The Indian navy has defended its action in sinking a ship near Somalia that maritime officials have confirmed was a hijacked Thai fishing boat.
The International Maritime Bureau said the Ekawat Nava 5 had been captured by pirates earlier in the day on 18 November and the crew was tied up.
One crewman was found alive after six days adrift but 14 are still missing.
The Indian navy said the ship was a pirate vessel in "description and intent" and had opened fire first.
India is one of several countries currently patrolling the Gulf of Aden, one of the world's busiest shipping lanes, amid increasing attacks by Somali pirates.
Almost 40 ships have been seized this year, the biggest the Saudi oil tanker, Sirius Star, which is still being held off the Somali coast.
Indian navy spokesman, Commander Nirad Sinha, told AFP news agency: "The vessel was similar in description to what was mentioned in various piracy bulletins.
"The Indian navy ship asked them to stop for investigation. On repeated calls, the vessel responded by saying it would blow up the Indian ship," he said.
"Pirates were seen roaming on the deck with rocket-propelled grenade launchers."
Commander Sinha insisted that the INS Tabar only opened fire after being fired upon, and that "exploding ammunition was also seen" on the target.
Noel Choong, who heads the International Maritime Bureau's (IMB) piracy reporting centre in Kuala Lumpur, Malaysia, confirmed the vessel was the Ekawat Nava 5.
"The Indian navy assumed it was a pirate vessel because they may have seen armed pirates on board the boat which had been hijacked earlier," Mr Choong told Associated Press.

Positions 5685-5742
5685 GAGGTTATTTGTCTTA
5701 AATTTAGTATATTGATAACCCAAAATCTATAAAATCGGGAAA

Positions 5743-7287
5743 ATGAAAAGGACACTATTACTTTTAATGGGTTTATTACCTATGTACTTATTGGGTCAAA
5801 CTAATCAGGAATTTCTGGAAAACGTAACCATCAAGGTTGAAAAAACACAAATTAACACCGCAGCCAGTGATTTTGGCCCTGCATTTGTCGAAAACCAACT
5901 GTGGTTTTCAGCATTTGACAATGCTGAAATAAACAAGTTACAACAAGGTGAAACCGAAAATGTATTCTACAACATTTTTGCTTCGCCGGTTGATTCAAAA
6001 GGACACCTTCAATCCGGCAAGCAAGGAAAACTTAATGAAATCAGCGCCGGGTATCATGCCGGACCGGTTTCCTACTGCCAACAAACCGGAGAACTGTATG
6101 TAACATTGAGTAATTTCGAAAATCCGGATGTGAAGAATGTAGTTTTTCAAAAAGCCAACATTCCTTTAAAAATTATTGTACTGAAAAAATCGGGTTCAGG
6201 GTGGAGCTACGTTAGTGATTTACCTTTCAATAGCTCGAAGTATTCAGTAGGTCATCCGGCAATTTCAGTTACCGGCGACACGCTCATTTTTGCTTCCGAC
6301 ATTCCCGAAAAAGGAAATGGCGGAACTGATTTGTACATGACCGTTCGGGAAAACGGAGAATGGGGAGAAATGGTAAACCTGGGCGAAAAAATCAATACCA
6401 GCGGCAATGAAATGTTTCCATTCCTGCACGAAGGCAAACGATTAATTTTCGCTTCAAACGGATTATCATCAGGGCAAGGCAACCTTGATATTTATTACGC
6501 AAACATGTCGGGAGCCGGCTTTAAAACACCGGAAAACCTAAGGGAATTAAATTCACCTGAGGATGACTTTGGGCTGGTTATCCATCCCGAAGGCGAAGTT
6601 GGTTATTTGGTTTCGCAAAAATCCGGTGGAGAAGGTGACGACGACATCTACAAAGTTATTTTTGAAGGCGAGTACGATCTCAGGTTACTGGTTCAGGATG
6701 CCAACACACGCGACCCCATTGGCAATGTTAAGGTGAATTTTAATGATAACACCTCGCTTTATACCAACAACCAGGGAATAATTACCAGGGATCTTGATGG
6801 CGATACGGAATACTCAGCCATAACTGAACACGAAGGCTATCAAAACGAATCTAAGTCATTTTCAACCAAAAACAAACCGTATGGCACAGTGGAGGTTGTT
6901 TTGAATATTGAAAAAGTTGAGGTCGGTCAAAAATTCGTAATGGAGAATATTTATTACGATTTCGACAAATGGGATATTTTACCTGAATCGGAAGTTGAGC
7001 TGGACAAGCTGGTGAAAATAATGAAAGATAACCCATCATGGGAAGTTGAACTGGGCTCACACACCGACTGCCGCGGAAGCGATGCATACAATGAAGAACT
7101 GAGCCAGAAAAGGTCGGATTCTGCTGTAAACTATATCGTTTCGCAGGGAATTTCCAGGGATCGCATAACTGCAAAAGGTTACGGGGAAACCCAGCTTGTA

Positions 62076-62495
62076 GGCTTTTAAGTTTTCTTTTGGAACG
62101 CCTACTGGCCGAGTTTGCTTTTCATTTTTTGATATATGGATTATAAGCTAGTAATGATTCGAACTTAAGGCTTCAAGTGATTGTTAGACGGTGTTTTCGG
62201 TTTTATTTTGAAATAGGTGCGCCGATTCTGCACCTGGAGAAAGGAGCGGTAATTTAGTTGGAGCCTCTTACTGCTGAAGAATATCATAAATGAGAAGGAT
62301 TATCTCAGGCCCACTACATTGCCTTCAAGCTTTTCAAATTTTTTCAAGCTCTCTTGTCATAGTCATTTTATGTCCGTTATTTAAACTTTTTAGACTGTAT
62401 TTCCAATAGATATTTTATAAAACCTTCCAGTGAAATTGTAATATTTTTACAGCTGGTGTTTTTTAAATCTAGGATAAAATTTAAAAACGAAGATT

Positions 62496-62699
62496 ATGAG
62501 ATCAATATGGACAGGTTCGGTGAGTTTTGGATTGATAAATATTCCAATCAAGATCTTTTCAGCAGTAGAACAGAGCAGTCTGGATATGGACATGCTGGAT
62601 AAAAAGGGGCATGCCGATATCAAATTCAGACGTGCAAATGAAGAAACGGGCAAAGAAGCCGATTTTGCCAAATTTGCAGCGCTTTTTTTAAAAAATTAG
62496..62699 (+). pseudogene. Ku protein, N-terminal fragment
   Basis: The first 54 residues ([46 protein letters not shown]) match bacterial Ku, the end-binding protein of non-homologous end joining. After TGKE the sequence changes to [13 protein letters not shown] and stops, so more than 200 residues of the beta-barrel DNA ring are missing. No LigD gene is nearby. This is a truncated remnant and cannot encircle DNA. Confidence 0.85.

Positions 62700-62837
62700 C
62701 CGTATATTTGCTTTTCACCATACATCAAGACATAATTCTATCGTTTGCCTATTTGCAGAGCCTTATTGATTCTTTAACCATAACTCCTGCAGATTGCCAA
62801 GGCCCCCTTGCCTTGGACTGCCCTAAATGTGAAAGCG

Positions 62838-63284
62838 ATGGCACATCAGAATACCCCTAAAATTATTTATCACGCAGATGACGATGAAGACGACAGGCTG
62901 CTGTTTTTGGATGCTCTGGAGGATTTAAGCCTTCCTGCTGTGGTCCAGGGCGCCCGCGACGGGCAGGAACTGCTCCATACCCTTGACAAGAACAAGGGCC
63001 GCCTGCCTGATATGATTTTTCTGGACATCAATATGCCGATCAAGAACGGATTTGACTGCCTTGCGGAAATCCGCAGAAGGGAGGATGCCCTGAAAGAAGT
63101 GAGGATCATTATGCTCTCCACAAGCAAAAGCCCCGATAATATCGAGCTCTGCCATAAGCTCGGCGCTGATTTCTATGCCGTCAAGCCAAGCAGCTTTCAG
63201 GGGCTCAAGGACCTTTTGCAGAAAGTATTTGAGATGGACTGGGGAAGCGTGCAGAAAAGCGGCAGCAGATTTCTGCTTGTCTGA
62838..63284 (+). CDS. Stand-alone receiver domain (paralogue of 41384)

"We are saddened with what has happened. It's an unfortunate tragedy. We hope that this incident won't affect the anti-piracy operation by the multi-coalition navies there," he said.
The owner of Ekawat Nava 5, Wicharn Sirichaiekawat, said his company had informed the IMB the boat had been hijacked and had asked for assistance.
The British navy confirmed the boat had been boarded and that any action could harm the crew.
The IMB sent an alert to other multi-coalition patrol vessels but Mr Choong said it was unclear whether the Indian vessel had received it as it had no direct IMB links.
Mr Choong urged more cooperation in the future.
Mr Wicharn said the boat had been headed from Oman to Yemen to deliver fishing equipment when it was approached by the pirates in two speedboats.
The Indian navy mistook the vessel for a pirate "mother ship", he said.
Mr Wicharn said he had learnt the fate of his trawler from a Cambodian crew member who had survived the bombardment and had been rescued by a passing ship after six days adrift in the Indian Ocean.
The sailor was now recovering in a hospital in Yemen, he said.
The survivor said all the crew were tied up except the captain and translator.
Mr Wicharn said the Thai foreign ministry had summoned the Indian ambassador to issue a complaint.